Last time we mentioned n-type semiconductors, which have electrons as the charge carrier, and p-type semiconductors, which have holes as the charge carrier. But what happens when you put them together? The result is a device which underlies much of modern electronics!
Imagine a block of an n-type semiconductor pressed up to a block of a p-type semiconductor. What happens when the two make contact? Each material is electrically neutral, but the holes in the p-type material provide additional electron states which draw electrons from the n-type material. And when electrons travel into the p-type material, they leave holes behind them in the n-type material. Thus, at the interface the p-type semiconductor gains a negative charge, and the n-type semiconductor gains a positive charge. The region where this happens is called the space charge region. Even though this isn’t the lowest energy charge distribution, it is the lowest energy overall because it makes use of more available states for both electrons and holes. (The rigorous version of this argument involves entropy, which I hope to dedicate a post to very soon!) So now the interface looks like a cluster of positive charge next to a cluster of negative charge, which creates an electric field across the junction!
If we want to pass current through the p-n junction, that electric field is going to either help us or hurt us depending on which direction we want the current to flow. If the current flow is in the same direction as the force applied by the field, then current will be aided by the presence of the junction. But if the current flow is in the opposite direction, it will be impeded. This kind of device is called a diode, because it can either conduct current or block it depending on the direction of current flow.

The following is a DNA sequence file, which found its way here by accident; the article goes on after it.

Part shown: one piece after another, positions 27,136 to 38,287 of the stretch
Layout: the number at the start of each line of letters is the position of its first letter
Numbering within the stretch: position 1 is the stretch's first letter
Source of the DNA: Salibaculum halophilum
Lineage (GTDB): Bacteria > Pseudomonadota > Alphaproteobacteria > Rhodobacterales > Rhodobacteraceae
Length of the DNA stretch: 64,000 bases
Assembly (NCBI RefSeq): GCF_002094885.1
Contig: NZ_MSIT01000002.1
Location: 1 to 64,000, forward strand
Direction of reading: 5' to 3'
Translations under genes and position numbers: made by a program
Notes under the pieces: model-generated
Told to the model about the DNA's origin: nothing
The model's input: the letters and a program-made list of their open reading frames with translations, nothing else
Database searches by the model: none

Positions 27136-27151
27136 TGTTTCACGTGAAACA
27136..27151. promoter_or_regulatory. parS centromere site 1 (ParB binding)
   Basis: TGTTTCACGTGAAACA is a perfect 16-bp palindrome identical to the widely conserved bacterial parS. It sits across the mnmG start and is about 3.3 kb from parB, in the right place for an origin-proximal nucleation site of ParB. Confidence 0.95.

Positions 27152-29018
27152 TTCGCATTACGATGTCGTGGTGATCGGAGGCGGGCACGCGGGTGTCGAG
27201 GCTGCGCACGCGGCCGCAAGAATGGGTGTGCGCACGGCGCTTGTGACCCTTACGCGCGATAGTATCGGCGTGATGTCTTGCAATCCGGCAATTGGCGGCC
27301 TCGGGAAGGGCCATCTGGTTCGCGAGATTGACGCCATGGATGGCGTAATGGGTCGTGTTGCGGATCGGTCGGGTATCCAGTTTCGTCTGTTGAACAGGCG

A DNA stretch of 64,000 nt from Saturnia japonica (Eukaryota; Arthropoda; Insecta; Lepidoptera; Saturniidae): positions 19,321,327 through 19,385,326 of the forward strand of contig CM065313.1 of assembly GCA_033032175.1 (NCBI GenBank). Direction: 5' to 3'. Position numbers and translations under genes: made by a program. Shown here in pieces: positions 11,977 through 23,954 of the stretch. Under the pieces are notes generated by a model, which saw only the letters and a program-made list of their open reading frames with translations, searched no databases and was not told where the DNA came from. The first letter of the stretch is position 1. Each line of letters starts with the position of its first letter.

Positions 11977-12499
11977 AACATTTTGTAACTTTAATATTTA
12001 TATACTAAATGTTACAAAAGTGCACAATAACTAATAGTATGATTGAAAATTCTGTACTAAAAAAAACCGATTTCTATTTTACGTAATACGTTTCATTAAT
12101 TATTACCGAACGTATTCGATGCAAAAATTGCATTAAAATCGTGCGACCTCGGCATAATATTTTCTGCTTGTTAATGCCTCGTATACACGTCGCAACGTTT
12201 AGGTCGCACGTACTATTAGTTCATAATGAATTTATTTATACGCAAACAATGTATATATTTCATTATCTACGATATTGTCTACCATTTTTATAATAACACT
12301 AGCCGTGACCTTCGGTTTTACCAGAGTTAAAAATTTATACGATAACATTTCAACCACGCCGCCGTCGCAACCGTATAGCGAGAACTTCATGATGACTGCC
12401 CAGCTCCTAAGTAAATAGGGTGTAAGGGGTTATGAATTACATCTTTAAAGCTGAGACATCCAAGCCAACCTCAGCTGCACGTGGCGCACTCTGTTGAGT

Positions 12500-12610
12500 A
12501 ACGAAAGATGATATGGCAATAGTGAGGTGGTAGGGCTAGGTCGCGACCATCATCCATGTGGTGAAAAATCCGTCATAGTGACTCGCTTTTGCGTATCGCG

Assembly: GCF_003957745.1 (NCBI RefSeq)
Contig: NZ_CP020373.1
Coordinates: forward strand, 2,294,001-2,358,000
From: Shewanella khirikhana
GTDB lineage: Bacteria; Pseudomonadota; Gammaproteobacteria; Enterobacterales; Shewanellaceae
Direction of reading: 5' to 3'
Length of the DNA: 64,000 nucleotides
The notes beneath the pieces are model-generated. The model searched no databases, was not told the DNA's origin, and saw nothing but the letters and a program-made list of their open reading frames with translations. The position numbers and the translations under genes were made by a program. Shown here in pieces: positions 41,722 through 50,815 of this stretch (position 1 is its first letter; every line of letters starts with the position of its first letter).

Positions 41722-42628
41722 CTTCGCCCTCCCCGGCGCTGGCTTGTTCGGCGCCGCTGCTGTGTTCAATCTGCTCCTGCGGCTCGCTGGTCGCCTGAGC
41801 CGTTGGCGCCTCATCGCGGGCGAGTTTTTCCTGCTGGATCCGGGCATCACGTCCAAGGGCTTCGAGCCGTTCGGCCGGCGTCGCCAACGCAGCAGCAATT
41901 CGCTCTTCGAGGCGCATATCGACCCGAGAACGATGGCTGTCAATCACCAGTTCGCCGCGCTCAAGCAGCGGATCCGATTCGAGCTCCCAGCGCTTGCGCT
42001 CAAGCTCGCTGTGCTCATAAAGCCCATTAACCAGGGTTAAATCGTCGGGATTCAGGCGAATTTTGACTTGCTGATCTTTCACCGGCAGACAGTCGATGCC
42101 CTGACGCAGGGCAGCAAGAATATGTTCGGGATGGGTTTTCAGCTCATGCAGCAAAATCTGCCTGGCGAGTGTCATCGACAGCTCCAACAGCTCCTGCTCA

Of course, since the size of the electric field in the junction is limited by the interface size and the charge carrier concentration, if we apply a strong enough external electric field then we will be able to pass current through the device in both directions. This is called breakdown, and while ideal diodes are assumed to never exhibit breakdown, real diodes do because of the physical nature of the system which in p-n junctions means the finite size of the junction’s electric field. So a p-n junction acts like a normal semiconductor with applied voltage in one direction, and in the other direction passes no current until a high enough voltage is reached to induce breakdown.
Diodes are a building block that can be used to make a more complex electronic circuit, just like inductors, resistors, and capacitors. But p-n junctions specifically are the building blocks of most digital circuits in silicon! More on that coming soon!